Cyberbullying is as real as public shaming, but there will always be people who don’t take it seriously. Get off your computer, they say. Real world’s outside. What they don’t understand is that to some people, the internet experience was a real one: it’s a second world that’s as real as the ‘real’ one. Socialphobia tells you how it both world correlates, and both kind of public shaming, both in the cyber world or in real life, are equally as terrifying and harmful.
Socialphobia, the debut feature by South Korean director Hong Seokjae, started the story with a hot topic in a social media – a suicide of a Korean man who deserted his post and killed himself. While the rest of the social media offered their condolensces – the words blending in the background into some kind of mozaic as their opinions and words are uniform – one Twitter screenshot stood out from the rest: a tweet from a woman who said something particularly ‘insensitive’ about suicide.
Before long, everyone in the social media sphere was ganging up on her, calling her names; but she didn’t back down, she continued her stance. And so a group of young men decided to expose her identity and even going as far as to visit her in her home, only to find that the girl had committed suicide. The story went on as they noticed the possibility of a murder, and they returned to the scene to investigate it.
From the start, Socialphobia already made it obvious that technology was the centerpiece of the film, that the theme was revolved around it. We see Socialphobia‘s world – the “keyboard warriors” world – from the eyes of our protagonist, Kim Ji Woong, who is an outsider to this culture because he disconnected himself from his phone for a while. His figure, from the first shot of the film, is already isolated as he put a wall around him using earphones. Even the conflict of the film was revealed first to the audience and then him from the mouths of his friends.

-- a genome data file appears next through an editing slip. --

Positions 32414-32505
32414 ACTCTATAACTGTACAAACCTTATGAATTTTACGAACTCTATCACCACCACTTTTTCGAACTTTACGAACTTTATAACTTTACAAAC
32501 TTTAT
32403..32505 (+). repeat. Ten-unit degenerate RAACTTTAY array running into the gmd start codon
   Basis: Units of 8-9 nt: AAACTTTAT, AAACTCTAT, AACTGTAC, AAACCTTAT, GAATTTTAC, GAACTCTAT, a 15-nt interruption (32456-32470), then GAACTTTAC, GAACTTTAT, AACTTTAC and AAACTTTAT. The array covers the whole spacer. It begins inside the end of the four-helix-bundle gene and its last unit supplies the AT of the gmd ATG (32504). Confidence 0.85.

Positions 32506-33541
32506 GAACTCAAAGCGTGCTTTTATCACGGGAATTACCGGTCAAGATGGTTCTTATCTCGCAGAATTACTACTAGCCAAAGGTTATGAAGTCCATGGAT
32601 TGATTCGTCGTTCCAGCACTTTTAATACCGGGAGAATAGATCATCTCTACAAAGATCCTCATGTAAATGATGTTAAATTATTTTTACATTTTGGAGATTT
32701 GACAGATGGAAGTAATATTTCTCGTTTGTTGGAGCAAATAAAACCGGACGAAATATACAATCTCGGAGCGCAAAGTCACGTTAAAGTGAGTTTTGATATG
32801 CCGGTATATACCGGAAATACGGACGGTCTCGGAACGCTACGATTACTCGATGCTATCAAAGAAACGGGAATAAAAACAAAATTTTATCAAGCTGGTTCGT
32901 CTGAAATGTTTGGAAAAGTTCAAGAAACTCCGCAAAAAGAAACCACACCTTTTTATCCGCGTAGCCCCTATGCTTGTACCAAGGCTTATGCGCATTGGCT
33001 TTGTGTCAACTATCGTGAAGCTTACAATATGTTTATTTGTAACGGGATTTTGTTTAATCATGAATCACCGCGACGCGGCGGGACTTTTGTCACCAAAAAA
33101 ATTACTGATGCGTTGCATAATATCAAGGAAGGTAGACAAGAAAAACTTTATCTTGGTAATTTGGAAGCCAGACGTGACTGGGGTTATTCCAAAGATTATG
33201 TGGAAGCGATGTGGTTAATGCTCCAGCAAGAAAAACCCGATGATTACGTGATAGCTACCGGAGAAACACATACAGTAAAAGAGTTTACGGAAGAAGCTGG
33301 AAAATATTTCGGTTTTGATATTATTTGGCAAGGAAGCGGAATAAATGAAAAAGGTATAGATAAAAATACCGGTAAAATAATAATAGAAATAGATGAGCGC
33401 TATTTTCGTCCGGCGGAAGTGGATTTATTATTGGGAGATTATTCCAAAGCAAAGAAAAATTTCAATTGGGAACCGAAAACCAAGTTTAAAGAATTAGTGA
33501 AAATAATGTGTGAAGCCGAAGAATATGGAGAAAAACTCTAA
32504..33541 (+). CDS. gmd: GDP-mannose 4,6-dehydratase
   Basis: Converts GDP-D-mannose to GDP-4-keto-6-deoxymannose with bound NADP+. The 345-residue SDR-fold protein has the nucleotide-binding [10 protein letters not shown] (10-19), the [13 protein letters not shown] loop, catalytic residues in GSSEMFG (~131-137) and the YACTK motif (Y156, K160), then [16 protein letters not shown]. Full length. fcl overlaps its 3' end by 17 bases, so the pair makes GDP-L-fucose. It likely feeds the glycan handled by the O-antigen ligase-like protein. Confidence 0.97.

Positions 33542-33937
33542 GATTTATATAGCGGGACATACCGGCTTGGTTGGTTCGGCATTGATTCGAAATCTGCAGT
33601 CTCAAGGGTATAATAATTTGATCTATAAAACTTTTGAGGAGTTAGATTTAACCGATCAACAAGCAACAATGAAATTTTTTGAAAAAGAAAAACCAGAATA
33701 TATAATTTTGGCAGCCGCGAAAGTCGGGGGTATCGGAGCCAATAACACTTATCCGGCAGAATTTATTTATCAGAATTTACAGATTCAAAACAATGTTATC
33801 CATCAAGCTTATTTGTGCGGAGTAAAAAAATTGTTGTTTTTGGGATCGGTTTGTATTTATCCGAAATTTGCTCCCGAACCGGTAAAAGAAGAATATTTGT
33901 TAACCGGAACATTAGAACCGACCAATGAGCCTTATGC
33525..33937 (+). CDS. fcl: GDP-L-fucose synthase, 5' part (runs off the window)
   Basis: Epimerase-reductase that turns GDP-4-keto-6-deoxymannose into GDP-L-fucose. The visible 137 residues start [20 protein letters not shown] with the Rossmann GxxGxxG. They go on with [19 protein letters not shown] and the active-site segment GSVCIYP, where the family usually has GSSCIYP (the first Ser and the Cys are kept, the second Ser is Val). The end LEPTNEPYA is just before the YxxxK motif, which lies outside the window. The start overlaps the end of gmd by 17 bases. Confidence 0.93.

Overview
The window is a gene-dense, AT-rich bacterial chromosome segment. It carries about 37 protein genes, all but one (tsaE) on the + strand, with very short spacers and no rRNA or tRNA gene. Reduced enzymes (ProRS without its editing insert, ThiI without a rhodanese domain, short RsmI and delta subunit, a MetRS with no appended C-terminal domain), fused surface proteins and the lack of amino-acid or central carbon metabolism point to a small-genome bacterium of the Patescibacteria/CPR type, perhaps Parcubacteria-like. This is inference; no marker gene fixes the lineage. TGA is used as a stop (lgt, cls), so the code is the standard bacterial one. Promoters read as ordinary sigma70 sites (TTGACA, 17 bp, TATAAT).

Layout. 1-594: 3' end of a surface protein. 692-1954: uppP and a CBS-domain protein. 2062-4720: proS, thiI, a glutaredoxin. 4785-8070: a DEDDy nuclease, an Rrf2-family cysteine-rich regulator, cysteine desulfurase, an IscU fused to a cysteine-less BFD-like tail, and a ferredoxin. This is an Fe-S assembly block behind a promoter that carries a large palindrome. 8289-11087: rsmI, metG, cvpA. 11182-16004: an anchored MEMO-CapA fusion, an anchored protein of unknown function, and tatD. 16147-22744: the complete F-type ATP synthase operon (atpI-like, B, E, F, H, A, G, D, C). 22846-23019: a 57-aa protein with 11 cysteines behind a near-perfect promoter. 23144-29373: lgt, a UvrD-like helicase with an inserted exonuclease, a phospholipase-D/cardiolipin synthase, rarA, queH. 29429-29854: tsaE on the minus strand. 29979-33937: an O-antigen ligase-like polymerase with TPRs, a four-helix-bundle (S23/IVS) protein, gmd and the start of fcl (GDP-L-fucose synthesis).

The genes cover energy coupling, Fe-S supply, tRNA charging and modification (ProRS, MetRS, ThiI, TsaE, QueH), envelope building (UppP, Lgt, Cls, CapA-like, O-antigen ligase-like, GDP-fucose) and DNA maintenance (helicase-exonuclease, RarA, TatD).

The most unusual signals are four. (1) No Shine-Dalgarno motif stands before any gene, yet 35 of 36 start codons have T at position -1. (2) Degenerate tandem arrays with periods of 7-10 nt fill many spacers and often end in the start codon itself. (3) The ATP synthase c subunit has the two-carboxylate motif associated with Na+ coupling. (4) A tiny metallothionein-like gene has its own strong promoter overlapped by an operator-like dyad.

Socialphobia set up itself as a social commentary, even though it was clear that it ended up transforming more into the murder mystery before it came back to the previous theme, but instead of balancing both, it ultimately lose focus of the two.
My first complain was how underdeveloped the characters are, particularly the main characters. Even though the theme in the film was very realistic (it was a theme that I’m familiar with) the characters felt empty. We never really know or find out anything about them and so it was difficult for the audience to connect or care with them. The least underdeveloped was Min Hayoung’s, even though her character was obviously set up to be ‘unknowable’ to the audience until the end.
There are also some irregularities in this film, mostly revolving to the mystery theme. The suicide itself had an irregularity, where the other lies on how time during the incident was unclear to the audience. The twist at the end, in the revelation (not the identity of the suspected killer – which is very well set up in my opinion – but rather their ‘evidence’ of him doing it) was never set up the first time we watched it to the point like it seemed only to throw audience of their feet with an unexpected plot twist that was truly unexpected because there was never any indication of it ever happening. The information was always kept from us – and so the plot twist came off forced.
What I really liked from this film was that it was very well-acted. The young actors were great and believable. That aside, I felt like I missed something I would’ve appreciated if I were to be fluent in Korean, as not all of the Twitter screenshots delivered to the screen was translated. Although it wasn’t visually interesting (one of the most appreciated way to show social media on screen was still held by Supreme Tweeter), I felt like those things added to the substance: substance that I completely missed in entirety.
Socialphobia set up itself as a social commentary, even though it was clear that it ended up transforming more into the murder mystery before it came back to the previous theme, but instead of balancing both, it ultimately lose focus of the two. It’s a story about how people can get particularly argumentative on social media, and how consequences come with it. It is also about taking up different identities in the cyber world and how we don’t really know what people are really doing in their corner, even with our close friend.
Rating: 2 1/2 out of 5